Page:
Image showing The Clock House: Home to Music and Music Technology on campus.

Keele University has confirmed that “market trends” are to blame in their decision to end all Music and Music Technology degree programmes, saying they are “No longer sustainable at Keele.”

The university has guaranteed that students currently enrolled in a Music and Music Technology degree will be fully supported until graduation in 2023.

Since the initial announcement made to staff last month, over five thousand people have signed an online petition set up by Music and Music Technology Department staff against the proposals set out by university management.

As well as this, a separate campaign, run by current Keele University students called “Save Keele Music” has urged the university management to think again, alluding to the impact the decision could have on the cultural sustainability within the university and the surrounding area of North Staffordshire.


The total full-time intake for all taught undergraduate programmes in Music and Music Technology courses at Keele University has fallen from 47 in 2014/15 to 14 students in 2020/21 – a figure the university was keen to highlight.

The Founders of ‘Save Keele Music’ told us that they were “deeply upset by the misleading figures” and said, “As stated by staff on the petition, we have almost 70 undergraduate students in our cohort and approximately 60 elective students.”

Further, they went onto say “Keele Music provides students across the West Midlands and beyond with the opportunity to study music in a beautiful location, with amazing staff and a well-structured, customisable course. It would be such a shame to see it go.”

Music and Music Technology staff have said the university’s intention to close the department is “devastating news.” They have explained their frustration with faculty management, accusing them of, “blocking attempts by staff to allow the implementation of new programmes,” leading to a lack of development within the department.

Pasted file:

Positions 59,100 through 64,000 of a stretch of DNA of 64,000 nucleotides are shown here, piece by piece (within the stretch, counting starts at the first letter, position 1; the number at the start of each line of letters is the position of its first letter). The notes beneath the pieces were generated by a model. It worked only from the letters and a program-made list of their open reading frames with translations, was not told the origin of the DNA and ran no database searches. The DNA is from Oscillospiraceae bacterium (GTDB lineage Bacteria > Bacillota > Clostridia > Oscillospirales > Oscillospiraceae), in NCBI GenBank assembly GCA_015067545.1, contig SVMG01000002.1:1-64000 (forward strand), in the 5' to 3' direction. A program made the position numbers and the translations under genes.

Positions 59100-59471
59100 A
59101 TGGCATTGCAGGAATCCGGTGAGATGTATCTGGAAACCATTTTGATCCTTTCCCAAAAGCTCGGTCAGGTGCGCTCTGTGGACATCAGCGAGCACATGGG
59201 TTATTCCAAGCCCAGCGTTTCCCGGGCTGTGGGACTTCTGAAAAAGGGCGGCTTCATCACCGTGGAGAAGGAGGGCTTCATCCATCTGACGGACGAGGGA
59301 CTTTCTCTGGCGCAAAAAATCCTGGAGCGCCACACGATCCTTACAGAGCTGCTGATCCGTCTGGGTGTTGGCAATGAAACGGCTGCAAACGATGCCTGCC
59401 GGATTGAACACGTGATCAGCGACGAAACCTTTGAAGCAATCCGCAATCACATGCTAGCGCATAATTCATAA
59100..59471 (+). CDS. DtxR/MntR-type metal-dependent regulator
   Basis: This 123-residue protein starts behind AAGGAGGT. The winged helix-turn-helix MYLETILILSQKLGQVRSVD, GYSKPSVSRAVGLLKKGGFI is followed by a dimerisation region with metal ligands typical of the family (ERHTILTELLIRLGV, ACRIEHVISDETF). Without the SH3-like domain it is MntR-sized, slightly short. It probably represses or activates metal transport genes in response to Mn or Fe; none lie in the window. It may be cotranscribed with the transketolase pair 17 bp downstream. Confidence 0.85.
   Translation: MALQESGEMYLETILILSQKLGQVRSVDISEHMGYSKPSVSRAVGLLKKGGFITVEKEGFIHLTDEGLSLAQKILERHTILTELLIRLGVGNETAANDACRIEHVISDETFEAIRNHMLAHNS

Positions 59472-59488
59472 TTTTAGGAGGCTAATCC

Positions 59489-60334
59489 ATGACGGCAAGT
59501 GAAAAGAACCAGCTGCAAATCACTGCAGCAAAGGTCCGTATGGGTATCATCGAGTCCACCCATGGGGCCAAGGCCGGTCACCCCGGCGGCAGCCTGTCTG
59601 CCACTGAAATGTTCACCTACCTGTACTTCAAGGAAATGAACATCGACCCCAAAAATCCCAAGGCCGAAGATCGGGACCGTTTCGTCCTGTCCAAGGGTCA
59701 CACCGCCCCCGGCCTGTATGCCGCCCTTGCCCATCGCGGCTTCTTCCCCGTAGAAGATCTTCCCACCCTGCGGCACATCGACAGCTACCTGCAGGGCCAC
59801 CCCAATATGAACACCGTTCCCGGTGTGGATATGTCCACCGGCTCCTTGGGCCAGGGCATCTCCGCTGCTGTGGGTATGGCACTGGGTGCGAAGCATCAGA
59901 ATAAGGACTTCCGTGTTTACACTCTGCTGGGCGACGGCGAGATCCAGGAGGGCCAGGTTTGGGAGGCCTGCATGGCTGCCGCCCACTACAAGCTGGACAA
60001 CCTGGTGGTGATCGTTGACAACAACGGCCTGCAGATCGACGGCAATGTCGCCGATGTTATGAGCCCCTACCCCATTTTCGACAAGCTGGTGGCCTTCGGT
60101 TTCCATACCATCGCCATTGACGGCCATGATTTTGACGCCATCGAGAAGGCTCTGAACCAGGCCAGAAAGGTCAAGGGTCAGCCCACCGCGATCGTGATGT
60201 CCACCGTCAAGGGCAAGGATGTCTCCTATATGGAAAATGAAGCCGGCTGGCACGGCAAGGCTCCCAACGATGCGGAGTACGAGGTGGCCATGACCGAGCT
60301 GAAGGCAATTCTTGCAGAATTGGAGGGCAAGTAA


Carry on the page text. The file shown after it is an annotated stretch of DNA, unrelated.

On Friday, Keele SU’s Education officer, Mari Chappell, addressed students’ concerns with the plans in a blog post on the SU website. She criticised how the announcement was announced to students and called for clarification from university management regarding whether the university would support current foundation year students set to graduate in 2024. She also said the decision was a result of a “broader problem than Keele.”

Trends of Decline

The announcement from Keele University follows a number of universities choosing to end music programmes in the last fifteen years and decades of underfunding for Music and performing arts education nationally.

Further, music education in schools is facing an “unprecedented crisis” as a result of the Covid-19 pandemic, with 68% of primary school and 39% of secondary school teachers stating that music provision is being reduced, according to a report published by the Incorporated Society of Musicians this month.

Campaigners hope that Keele University may find another solution. Still, it is in no doubt that decades of underfunding in the arts from central government and the financial burden for universities nationally left after the Coronavirus pandemic may sadly confirm the decision to close the department.

We asked Keele University to comment further; however, they did not respond. The university has stated they will provide more details about a period of consultation in the new year.